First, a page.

The London publisher, G. S. Tregear, who called his business, "a Humorous and Sporting Print Shop," produced several series of caricatures during the 1830s. In 1834, Tregear's published Tregear's Black Jokes for which W. Summers produced a series of colored, numbered, and titled caricatures drawn in a grotesque style to depict black social life. The scrapbook includes the following: No. 3-"Marriage a la Mode"; No. 4-"The Christening"; No. 8-"The Breaking Up"; No. 10-"The Concert"; No. 11-"Miss Whites birth-day Party"; No. 12-"The Lubber Quarrel"; No. 15-"Cinderella and the Black Prince"; No. 18-"The Advertisement"; and No. 19-"The Wedding Feast." Other caricatures published by Tregear, (artists unknown) are included in the scrapbook, some from another series called "Scraps" mocking both town and country life in England. [http://ead.library.jhu.edu/ms348.xml]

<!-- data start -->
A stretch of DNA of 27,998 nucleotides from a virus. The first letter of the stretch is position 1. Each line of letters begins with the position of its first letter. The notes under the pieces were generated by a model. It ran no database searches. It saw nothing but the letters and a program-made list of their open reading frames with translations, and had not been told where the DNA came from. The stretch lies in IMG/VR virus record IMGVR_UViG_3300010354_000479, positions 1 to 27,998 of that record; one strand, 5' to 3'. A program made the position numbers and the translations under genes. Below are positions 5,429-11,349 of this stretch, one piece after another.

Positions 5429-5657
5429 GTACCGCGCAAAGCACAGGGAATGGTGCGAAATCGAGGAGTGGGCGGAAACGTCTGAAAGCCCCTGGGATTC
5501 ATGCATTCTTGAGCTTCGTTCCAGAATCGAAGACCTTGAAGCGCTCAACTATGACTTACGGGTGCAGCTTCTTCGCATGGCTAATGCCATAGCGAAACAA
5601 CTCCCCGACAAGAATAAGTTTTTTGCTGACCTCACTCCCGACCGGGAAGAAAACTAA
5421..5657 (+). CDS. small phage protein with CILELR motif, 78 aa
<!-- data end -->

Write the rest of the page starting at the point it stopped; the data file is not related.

Many illustrations cannot be identified by artist, but there are a variety of pieces that clearly suggest the taste and interests of the English public in the early nineteenth century. Several cartoons are included that spoof the manners and dress of the various classes of society. Others are references to politics and sports. There are several beautiful hand-colored engravings of women posed in foreign costume and of hunters and dogs in the country. Pastoral scenes and views of children, drawn in black and white, are rich in detail.
The collection is both a view of English life and culture in the early nineteenth century and a study of the way in which the new process of lithography was used for illustration. [http://ead.library.jhu.edu/ms348.xml]